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Tuesday, 28 February 2017

Retrieving the unfashionable - Barrie Pattison ponders the career of William Wyler

William Wyler
I thought I was done with William Wyler when he died. Unlike my French contemporaries I’d been bowled over by his best work - running up multiple viewings of Dead End (1937) particularly, Jezebel (1938) and The Big Country (1958) and I admired his steady run of  prestige entertainments, These Three (1936) , The Letter (1940), The Little Foxes (1941), The Best Years of Our Lives (1946), The Heiress (1949), Roman Holiday (1953), Detective Story (1951), The Desperate Hours (1955), Friendly Persuasion (1956) or even Ben Hur (1959) which seemed to have drained his creative reserves. I can even forgive him for the Merle Oberon Wuthering Heights (1939).  I’d jammed in the intriguing Counsellor at Law (1933) which had put him on the map, and a couple of his two reel silents.

Once I’d even managed to hit the great man with an audience question.

However YouTube has opened up a whole category -  films my heroes did before anyone took notes. To Sam Wood, Frank Borzage and Lewis Milestone we can now add Big Willy Wyler.

Wyler’s first work in sound with its two reel talkie finale, 1929’s The Love Trap, is mainly a museum piece. It offers a lively performance by Laura La Plante (a prized cigarette card that one) as a chorus cutie hired to be a party girl and rescued from her eviction by Neil Hamilton who is both rich and a rom-com hero. Things don’t run smoothly when his uncle, judge Norman Trevor (the Major in the Colman, 1926, Beau Geste) remembers Laura from the party. The sound material is stiff but the piece is still passable entertainment.

A restoration also made 1929’s The Shakedown surface, an agreeable programmer with James Murray from Vidor’s 1928 The Crowd involved in a scam where he pretends to be going into the ring to punch out the heavy who has besmirched a lady’s honour, while getting his cut from the audience take. Things get stickier with Murray mentoring the orphan kid and sparking diner lady Barbara Kent. Wyler (who appears holding up the numbered boxing round placards) comes out of it well enough with nicely chosen angles. The timber-building and oil fields atmosphere gives it some appeal. The track for that one is lost

By the time we get to 1931’s A House Divided we can see Wyler trying to pull away from the pack.

The opening goes for scenics and atmosphere with the boat landing a black coffin (why?) through the heavy surf and widower Walter Huston taking the load that young pall bearer son Kent Douglass can’t handle. On the way back Huston says “In here” and gets the kid drinking (“all of it”) in Gibson Gowland’s saloon where the father provokes a comic fight

A House Divided is a rip off of Sidney Howard’s play "They Knew What They Wanted" (1924), filmed a year before by Victor Seastrom no less as A Lady to Love.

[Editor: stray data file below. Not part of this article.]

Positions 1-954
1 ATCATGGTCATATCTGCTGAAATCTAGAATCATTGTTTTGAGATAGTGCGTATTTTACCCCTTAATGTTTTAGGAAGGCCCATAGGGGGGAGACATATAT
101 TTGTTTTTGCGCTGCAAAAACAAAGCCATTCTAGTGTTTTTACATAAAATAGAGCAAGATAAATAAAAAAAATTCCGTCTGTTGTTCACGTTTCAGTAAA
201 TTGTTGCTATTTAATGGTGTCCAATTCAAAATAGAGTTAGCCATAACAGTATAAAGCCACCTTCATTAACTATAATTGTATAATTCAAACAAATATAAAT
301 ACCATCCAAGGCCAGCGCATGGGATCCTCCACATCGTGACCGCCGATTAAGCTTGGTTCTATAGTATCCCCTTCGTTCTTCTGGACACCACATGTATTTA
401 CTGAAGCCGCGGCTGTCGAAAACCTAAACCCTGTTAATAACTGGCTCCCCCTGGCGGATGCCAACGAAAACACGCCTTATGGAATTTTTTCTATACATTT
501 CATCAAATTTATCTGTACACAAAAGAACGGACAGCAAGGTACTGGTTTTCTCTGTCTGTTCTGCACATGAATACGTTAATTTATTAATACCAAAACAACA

When the over-worked housekeeper quits, Walter has Kent write the matrimonial newspaper a sensitive letter to which we never get to hear. Instead of the sturdy woman in the advt., unjustly forgotten young Helen Chandler shows up. “Ada’s already married.” Helen’s home was “Six children, all of us girls and no use in the wheat fields.” Walter doesn’t think she’ll be up to salting the fish and helping with the nets.

Douglass Montgomery (billed as Kent Douglass), Helen Chandler
A House Divided
It is at this point that things take off, with Chandler, in possibly her best role, impeccably doing the vulnerable but strong character that anchors the film.

Walter has second thoughts, seeing Helen as a source of a less wimpy son, and calls in Preacher Charles Middleton to conduct the ceremony asking where’s the ring they don’t have, with the neighbours gathering at bonfires, Huston staving the rum barrel and singing “Whiskey for My Johnny” as they let off rockets which the camera follows into the sky.

Helen realises the mistake she’s made. “Please let me go Mr. Law.” Douglas intervenes and in the fight Walter falls down the stairs - good scene. Dr. Lloyd Ingraham advises “You may never be the same as you was.” Now crippled and leaving the fishing (we never actually see any fish) to Douglass, Walter goes ballistic when he finds the young people together. “I can’t fight you paw - like you are!” Helen runs off to the boat and is carried towards the rocks with Huston roped into the row boat with Douglass heading out to the rescue -  marred by bath tub effects shots.

This one isn’t equal to its ambitions but it’s full of attention getting ideas and comes with three set pieces - brawl, wedding and storm of which the nuptials are the pick.  That wooden dock looks like the one the Universal serials kept on using and prefigures the fifties version the studio built for Bend of the River. Eugene O’Neill actor Huston is in his element doing his rugged patriarch act which we’ll see even in his last film, Anthony Mann’s splendid The Furies.

To be continued.


Editor’s note: This is the first of two pieces by Barrie on the early career of William Wyler. The second part will be posted shortly.

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